Pat, who is Thanpuying Lursakdi's youngest granddaughter, is studying jewellery design at Central St Martin's in London. She tells us that she had been sketching the designs for months before they finally took their final shape. "To see my sketches become the pieces they are now was very emotional for me."

She says a great deal of inspiration came from pondering what life might be like above the clouds, during the time when Thailand and other parts of the world were going through unrest of all sorts. "I thought about Adam and Eve," she explains. "I imagined that nature and animals would be up there and I wondered what they would look like. Then I came across Kelly McCallum's taxidermy artworks. Some of her animals have really beautiful wings and they have diamonds in them, too, and I thought, 'these must be the animals above the clouds'."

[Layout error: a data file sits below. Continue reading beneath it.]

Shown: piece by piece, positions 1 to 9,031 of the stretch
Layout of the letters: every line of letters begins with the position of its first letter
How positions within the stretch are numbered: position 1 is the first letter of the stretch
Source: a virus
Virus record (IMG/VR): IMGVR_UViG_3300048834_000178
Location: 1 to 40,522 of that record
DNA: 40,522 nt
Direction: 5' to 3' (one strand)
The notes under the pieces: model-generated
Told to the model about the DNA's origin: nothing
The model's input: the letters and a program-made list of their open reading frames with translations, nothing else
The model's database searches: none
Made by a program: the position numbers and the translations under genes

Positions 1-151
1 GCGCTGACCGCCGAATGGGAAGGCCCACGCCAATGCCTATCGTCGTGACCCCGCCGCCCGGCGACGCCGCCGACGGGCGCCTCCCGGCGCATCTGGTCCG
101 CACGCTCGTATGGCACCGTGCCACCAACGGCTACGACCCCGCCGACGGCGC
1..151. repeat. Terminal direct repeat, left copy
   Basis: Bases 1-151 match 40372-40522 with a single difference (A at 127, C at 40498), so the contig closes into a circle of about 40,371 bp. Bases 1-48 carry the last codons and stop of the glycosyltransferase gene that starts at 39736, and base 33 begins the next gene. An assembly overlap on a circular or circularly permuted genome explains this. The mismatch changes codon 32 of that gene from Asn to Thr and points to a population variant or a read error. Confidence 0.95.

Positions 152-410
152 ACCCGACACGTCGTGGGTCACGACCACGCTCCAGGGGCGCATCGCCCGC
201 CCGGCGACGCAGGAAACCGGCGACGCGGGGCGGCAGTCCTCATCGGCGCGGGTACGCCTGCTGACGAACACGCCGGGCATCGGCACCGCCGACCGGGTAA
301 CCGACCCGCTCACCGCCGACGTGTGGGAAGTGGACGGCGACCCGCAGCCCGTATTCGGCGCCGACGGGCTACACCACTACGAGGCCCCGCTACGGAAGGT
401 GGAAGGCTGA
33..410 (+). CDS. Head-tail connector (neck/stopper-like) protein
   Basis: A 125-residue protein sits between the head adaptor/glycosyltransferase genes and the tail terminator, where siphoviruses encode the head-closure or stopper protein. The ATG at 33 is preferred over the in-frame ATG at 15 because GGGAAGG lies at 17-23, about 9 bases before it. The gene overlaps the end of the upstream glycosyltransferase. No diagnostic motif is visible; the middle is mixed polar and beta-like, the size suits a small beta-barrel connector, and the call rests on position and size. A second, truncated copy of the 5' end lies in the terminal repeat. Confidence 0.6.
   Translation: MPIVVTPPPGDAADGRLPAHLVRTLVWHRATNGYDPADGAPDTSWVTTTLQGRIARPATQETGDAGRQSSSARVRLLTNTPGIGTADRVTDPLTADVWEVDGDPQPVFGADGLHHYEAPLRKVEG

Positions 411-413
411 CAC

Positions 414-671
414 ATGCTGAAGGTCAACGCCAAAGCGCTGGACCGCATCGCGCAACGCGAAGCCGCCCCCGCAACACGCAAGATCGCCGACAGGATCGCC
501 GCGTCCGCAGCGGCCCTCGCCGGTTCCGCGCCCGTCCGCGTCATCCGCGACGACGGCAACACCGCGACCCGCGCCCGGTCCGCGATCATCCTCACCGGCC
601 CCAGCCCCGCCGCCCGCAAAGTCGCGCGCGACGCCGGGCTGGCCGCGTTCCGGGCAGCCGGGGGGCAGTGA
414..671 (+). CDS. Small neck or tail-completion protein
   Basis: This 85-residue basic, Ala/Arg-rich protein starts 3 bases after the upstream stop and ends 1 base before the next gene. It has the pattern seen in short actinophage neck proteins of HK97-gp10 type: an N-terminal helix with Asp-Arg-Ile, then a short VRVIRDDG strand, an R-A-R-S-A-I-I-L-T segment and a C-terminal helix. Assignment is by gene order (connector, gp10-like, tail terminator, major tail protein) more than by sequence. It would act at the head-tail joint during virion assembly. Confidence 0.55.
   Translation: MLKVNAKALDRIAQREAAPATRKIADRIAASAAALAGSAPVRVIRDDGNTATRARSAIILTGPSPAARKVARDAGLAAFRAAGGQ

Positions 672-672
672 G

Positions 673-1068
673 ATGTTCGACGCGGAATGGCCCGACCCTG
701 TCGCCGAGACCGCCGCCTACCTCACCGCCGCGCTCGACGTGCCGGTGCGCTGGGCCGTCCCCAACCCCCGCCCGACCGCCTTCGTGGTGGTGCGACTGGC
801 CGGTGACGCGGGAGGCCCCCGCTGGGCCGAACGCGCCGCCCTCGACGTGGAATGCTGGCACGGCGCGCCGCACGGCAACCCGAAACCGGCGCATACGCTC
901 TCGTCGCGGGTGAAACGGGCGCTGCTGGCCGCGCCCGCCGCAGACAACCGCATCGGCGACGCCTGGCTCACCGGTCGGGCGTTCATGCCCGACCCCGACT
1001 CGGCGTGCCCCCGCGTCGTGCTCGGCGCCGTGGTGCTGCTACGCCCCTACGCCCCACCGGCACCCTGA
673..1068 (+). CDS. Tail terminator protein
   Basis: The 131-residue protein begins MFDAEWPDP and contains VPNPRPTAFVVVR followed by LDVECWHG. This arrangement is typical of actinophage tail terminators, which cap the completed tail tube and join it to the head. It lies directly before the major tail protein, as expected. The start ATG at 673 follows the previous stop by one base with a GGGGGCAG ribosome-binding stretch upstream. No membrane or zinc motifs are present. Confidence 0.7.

A flamingo's feather was a major source of inspiration, as were the silhouettes leaves of various kinds make against a bright sky; these images gave her the shapes and "movement" to begin working with.

She describes the colour scheme for her three-piece set as "dreamy". A pair of earrings are embedded with diamonds and tsavorites (a green variety of garnet), the necklace and pendant use diamonds, yellow sapphires and orange sapphires, while the ring has a ruby light in the centre with black diamonds embedded in the white gold. Each piece seems totally unrelated to the others, if comparisons are based on colour alone, but all three have a similar feel in that they embody intricate feather and leaf shapes.